Samsung doesn’t always listen to fans when creating new mobile devices, no matter what it says during its press events — as long as smartphone sales are still strong, it will keep churning out the plastic. But the company seems finally ready to commit to making high-end devices out of materials other than plastic now that its smartphone profits are crashing — The Wall Street Journal reports that Samsung senior vice president Kim Hyun-joon acknowledged during a recent earnings call that Samsung will release two new high-end smartphone models in the second half of the year, one with a large screen and the other made of “new materials.” It’s not clear whether the second will also have a screen as large as the first.
The executive failed to mention other details about any of the two upcoming flagship devices, but it looks like at least one of them will be the Galaxy Note 4, which is expected to launch at some point in September. Considering the clear distinction between the two smartphones, it would appear that the Galaxy Note 4 will still be made of plastic. Recently, a report said that Apple’s iPhone 6 launch orders are so massive that Samsung isn’t able to secure “new materials” for a high-end smartphone.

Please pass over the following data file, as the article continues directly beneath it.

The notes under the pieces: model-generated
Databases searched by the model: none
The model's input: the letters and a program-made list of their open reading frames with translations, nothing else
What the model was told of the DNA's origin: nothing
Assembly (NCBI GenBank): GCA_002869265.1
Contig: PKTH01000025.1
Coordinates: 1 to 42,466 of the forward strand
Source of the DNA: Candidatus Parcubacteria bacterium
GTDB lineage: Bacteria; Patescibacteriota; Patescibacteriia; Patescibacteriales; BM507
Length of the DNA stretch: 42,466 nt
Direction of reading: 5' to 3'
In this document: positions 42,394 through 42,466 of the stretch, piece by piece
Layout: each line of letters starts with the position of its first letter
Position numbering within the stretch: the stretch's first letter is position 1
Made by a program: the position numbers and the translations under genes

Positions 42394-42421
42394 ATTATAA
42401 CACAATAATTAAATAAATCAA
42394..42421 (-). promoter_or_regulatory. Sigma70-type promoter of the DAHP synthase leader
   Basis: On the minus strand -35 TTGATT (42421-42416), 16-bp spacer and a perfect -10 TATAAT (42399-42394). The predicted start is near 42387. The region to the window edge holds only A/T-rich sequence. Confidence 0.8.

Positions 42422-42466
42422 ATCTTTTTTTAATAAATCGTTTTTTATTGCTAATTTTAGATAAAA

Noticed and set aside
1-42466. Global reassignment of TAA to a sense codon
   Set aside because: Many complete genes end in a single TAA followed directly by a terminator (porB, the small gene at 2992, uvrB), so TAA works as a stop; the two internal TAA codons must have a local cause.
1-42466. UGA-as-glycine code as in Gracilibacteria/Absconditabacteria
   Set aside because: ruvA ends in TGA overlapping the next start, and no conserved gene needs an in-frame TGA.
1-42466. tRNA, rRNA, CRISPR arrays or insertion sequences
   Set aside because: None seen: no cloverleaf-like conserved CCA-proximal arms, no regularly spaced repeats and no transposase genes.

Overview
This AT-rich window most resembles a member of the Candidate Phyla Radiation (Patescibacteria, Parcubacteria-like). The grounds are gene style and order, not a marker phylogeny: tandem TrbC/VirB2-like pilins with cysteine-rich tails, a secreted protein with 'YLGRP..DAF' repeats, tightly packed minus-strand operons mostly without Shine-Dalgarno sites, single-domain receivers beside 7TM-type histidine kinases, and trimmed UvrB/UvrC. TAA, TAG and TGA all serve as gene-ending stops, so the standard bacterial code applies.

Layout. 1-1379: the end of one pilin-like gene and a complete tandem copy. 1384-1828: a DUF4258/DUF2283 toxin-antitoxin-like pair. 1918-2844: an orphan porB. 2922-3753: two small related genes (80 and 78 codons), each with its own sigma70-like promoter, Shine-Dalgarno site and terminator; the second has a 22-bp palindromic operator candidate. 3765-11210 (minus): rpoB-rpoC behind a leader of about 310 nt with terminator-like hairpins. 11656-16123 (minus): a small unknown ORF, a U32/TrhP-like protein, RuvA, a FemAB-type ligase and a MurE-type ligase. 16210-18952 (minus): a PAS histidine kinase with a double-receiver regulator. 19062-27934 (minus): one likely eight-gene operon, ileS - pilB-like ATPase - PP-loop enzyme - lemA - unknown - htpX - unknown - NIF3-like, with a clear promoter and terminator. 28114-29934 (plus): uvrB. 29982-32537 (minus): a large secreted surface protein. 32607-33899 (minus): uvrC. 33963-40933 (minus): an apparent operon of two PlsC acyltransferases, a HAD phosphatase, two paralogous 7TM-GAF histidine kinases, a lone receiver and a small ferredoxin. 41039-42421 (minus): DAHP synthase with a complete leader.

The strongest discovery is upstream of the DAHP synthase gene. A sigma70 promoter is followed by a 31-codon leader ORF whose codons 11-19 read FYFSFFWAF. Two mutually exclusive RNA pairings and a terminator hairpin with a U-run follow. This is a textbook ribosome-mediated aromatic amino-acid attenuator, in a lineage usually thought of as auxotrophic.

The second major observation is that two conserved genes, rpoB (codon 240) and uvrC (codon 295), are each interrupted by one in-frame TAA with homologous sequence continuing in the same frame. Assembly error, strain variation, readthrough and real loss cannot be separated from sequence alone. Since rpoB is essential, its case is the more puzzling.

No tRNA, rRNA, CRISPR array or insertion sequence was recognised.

Other reports claimed that Samsung will have two Galaxy Note 4 in stores, one basic model – read “plastic” – and one sporting a flexible display and metal body. However, Kim’s comments do not indicate that the “new materials” device will also have a large screen, which would likely make it a Galaxy Note 4 variant.
At the same time, the Galaxy Alpha is almost confirmed to be a 4.8-inch almost high-end handset that will be made of “new materials.” Sadly, these “new materials” may only be applied on the handset’s sides, leaving the part you actually want to be made of “new materials” likely plastic yet again.
Additionally, Samsung will launch “new models in the mid-to-low-end segment with enhanced specifications,” likely also made of plastic.
Samsung’s net profit fell for the first time in nearly three years in the second quarter of the year, with the company blaming it on inventory mismanagement, strong competition and a strong Korean won. Samsung’s first quarter of 2014 also failed to meet expectations, and so did the last quarter of 2013.